E3 - The Sequel(s)

I‘ve been hearing a lot about sequels in gaming during this E3 season. There’s a lot. EA is focusing on big name sequels, Dead Space 3 and Need for Speed: Most Wanted. Ubisoft is releasing Just Dance 4, Far Cry 3, and Splinter Cell Blacklist. Assasin's Creed is getting a new installment as well. Activision will be releasing Call of Duty: Black Ops 2 making it the 9th full release in its franchise not to mention its expansions and handheld versions. Microsoft is announcing Halo 4, which hasn‘t been developed by its original creators, Bungie, since 2010. And personal favorite Rockstar recently released Max Payne 3 and there are rumors growing about GTA 5, even though they aren’t even in attendance at the event. That is just the tip of the franchise ice berg.

Too Many Sequels?

The game industry is doing just about the same thing that the movie industry is during this financially strapping time, hedging bets on name recognition and existing fan dedication. But I don‘t think that the game industry is worse off for it. The game industry’s biggest advantage in the entertainment industry is low buy in. You can develop and release your own game with just guts and time - no actual financial investment necessary. Take a look at Minecraft. A simple, even dumb idea that the big game studios never would have bought into has sold 6 million copies and has registered over 30 million users (some sources indicate upwards of 9 million and this doesn‘t include the new XBOX version). Second, game franchises are better at building story on story in a coherent and cinematic way as with the Halo franchise. And finally games update technology and add in new features with each release. They’re not just making the franchises different, they're making them better. With each new release, there are familiar gameplay elements, some new game play elements and typically a slew of new additions that were included based on feedback from previous releases.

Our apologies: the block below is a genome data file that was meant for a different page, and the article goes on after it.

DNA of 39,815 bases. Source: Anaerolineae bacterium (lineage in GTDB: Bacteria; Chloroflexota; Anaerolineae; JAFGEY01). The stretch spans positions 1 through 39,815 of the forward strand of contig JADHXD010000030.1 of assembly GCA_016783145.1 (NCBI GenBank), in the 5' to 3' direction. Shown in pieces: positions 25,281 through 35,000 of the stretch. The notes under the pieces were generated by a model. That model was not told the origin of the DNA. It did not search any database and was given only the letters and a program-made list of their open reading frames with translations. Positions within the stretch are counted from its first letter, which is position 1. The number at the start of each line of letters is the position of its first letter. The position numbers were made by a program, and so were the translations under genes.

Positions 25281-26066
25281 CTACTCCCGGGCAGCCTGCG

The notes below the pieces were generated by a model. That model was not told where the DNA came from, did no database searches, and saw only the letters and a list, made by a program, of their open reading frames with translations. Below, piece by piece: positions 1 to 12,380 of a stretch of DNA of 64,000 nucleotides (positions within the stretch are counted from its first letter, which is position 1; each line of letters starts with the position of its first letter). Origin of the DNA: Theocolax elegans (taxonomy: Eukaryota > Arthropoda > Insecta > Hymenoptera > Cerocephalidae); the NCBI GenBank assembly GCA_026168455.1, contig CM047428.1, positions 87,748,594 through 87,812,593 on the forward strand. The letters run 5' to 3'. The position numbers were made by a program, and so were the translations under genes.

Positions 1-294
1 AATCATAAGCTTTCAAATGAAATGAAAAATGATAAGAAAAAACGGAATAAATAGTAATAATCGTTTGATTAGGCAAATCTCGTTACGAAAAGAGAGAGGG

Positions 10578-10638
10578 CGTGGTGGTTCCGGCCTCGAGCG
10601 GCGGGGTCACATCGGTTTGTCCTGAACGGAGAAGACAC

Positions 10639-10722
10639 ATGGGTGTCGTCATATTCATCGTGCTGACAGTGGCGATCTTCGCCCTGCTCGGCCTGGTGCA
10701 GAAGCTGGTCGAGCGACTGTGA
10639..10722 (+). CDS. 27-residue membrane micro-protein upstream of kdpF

Too Many Sequels!

On the other hand, movie studios are recyclying recycled materials and making it painful and expensive to enjoy them. Comic book movies are a pet-peeve, so if you like comic book movies or graphic novel movies, I‘m sorry. I know the feeling of wanting to see a book get made into a motion picture. It’s fun but it‘s instant gratification that rushes by like a sugar high. If you’ve read the books you know what‘s going to happen and there’s nothing really interesting, surprising or engaging about the movie other than bigger effects budgets. But the studios aren't content to feed you that chewed up cud. They make sequels, and they primarily distribute through price gauging theaters. They make getting (legal) home entertainment about as pleasant and cost effective as a root canal without the pain killer. Finally, with equipment costs and potential personnel costs, it is almost impossible to innovate commercially successful movies at an independant level.

Make It Good, Real Good

Without dedicating themselves to really engaging and worthwhile content, movie studios are doomed to subsisting as an old, traditional entertainment media. Innovating external technologies like 3D TVs is a terrible idea. If the movie sucks, it will suck in 3D. Video game studios have a good thing as long as they are able to innovate. They have to innovate within each iteration of a franchise and they have to innovate distribution, but they also have to pull in the great ideas of the gaming communities and independent developers around them, or they too will end up subsisting to some other new and exciting form of entertainment.